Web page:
#VeteranOfTheDay Army Air Corps Veteran Richard “Dick” Cole


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Today’s #VeteranOfTheDay is Richard E. “Dick” Cole.

Four months after the Japanese attacked Pearl Harbor on December 7, 1941, 80 Army Air Corps members volunteered for a top-secret mission to bomb targets in Japan. Lt. Col. James H. “Jimmy” Doolittle, the famed air racer, test pilot and aeronautical engineer, was tapped to lead the group. His co-pilot was then 26-year-old Lieutenant Richard E. “Dick” Cole.

It was a risky mission that took place on April 18, 1942. The Doolittle Raid marked the first time that bombers attempted to take off from a carrier, the USS Hornet. The planes had less than 250 feet of runway, and as the first plane to take off, Dick and Doolittle’s plane had the least amount of runway. “I was scared the entire time,” Dick said in a 2015, noting that he knew he might die but “you’d hope you wouldn’t.” Despite his apprehension, he was in awe serving as a co-pilot next to Jimmy Doolittle, “the greatest pilot in the world.”

After bombing Tokyo, Dick’s B-25 caught a tailwind that helped the crew make it to China. He was rescued by Chinese patriots who helped him and other Raiders make it home. This past September, Dick turned 101 years old. He is the last living Veteran of the Doolittle Raid.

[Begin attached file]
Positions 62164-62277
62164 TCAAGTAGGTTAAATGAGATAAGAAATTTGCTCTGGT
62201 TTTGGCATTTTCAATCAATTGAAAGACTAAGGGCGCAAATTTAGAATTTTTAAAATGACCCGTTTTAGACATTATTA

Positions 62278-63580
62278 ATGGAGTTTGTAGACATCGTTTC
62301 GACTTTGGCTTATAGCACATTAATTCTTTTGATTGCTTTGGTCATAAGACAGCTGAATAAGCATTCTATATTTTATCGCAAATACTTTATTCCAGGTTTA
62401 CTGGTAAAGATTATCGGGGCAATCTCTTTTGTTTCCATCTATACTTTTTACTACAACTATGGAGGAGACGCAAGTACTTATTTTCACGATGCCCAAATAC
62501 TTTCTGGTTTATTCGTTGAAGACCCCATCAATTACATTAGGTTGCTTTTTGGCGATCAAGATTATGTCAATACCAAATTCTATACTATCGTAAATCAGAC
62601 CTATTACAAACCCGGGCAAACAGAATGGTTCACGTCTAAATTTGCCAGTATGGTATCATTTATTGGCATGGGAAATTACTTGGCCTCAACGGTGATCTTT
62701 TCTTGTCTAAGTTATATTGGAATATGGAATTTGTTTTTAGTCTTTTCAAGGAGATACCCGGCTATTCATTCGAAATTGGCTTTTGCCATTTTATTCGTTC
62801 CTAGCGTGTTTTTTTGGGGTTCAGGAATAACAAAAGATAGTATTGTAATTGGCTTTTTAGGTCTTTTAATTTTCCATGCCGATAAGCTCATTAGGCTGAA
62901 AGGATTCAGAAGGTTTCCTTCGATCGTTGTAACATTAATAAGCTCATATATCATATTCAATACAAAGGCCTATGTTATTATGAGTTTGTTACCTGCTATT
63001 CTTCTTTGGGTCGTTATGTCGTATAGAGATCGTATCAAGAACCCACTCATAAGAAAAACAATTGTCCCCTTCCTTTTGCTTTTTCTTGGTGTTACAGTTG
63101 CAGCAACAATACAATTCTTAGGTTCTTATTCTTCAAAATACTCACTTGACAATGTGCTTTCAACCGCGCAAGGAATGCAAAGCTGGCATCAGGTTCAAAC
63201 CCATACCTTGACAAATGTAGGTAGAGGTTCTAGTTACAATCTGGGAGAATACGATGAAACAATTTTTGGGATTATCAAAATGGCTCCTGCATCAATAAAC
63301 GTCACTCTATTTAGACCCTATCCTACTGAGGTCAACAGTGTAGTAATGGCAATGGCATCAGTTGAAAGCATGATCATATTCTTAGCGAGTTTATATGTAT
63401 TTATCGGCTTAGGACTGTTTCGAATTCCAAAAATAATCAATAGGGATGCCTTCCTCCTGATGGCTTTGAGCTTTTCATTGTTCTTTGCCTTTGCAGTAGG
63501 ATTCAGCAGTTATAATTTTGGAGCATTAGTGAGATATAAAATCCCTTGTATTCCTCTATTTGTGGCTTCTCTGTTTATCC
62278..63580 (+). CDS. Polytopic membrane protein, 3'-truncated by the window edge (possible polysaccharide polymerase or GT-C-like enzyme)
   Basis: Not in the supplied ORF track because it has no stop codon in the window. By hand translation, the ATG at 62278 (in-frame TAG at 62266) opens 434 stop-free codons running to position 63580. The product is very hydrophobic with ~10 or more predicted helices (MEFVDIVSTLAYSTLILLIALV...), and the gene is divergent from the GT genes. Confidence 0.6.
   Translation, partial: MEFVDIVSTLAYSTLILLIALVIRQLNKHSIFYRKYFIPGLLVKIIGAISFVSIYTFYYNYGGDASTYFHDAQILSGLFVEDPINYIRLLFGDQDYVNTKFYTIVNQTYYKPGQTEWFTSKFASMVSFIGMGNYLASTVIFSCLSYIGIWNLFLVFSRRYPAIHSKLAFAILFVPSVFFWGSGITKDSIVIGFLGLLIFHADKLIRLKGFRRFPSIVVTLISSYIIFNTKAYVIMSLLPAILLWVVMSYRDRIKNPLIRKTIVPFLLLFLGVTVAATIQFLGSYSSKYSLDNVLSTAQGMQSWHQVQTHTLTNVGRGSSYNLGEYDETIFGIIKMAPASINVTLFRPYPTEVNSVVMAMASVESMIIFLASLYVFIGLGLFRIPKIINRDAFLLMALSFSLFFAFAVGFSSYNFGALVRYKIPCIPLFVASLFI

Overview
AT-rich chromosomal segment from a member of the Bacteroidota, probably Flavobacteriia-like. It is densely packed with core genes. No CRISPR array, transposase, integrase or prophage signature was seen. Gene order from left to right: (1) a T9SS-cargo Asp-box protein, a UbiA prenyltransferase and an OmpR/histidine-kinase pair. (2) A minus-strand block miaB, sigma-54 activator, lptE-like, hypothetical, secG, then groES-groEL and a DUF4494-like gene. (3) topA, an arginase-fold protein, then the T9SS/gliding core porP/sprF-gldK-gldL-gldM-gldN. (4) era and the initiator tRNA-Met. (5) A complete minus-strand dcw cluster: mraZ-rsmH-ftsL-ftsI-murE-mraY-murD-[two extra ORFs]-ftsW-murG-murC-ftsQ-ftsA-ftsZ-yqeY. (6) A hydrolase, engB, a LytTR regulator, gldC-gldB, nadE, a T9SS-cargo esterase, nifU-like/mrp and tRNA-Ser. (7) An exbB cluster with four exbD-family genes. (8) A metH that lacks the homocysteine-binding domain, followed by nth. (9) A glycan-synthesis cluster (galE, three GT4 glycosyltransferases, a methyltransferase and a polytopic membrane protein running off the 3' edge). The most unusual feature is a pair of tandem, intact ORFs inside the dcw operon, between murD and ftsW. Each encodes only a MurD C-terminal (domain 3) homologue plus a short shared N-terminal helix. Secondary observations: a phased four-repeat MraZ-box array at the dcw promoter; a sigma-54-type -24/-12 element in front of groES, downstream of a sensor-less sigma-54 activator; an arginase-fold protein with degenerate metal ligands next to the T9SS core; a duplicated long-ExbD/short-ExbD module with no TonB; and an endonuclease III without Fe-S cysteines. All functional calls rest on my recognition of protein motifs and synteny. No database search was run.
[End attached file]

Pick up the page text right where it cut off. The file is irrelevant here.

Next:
Thank you for your service, Dick!

Author

Melissa Heintz

Melissa Heintz joined the Department of Veterans Affairs in 2015 and currently works as the National Veterans Day Coordinator, National Veterans Outreach. She grew up on an Army base in Japan before her family relocated to Hawaii. She holds a degree in Journalism/Mass Communications and Spanish from Seattle University. Melissa has served as a public affairs specialist with Joint Base Pearl Harbor-Hickam and the Institute of Museum and Library Services. In December 2015, Melissa commissioned in the Air National Guard where she serves as a public affairs officer with the 113th Wing, D.C. Air National Guard.

Comments

  1. Santiago Parker    

    God bless you Dick Cole,
    As one veteran to another great veteran thank you for your service Dick. And God bless America. And Army strong .
    Army Veteran

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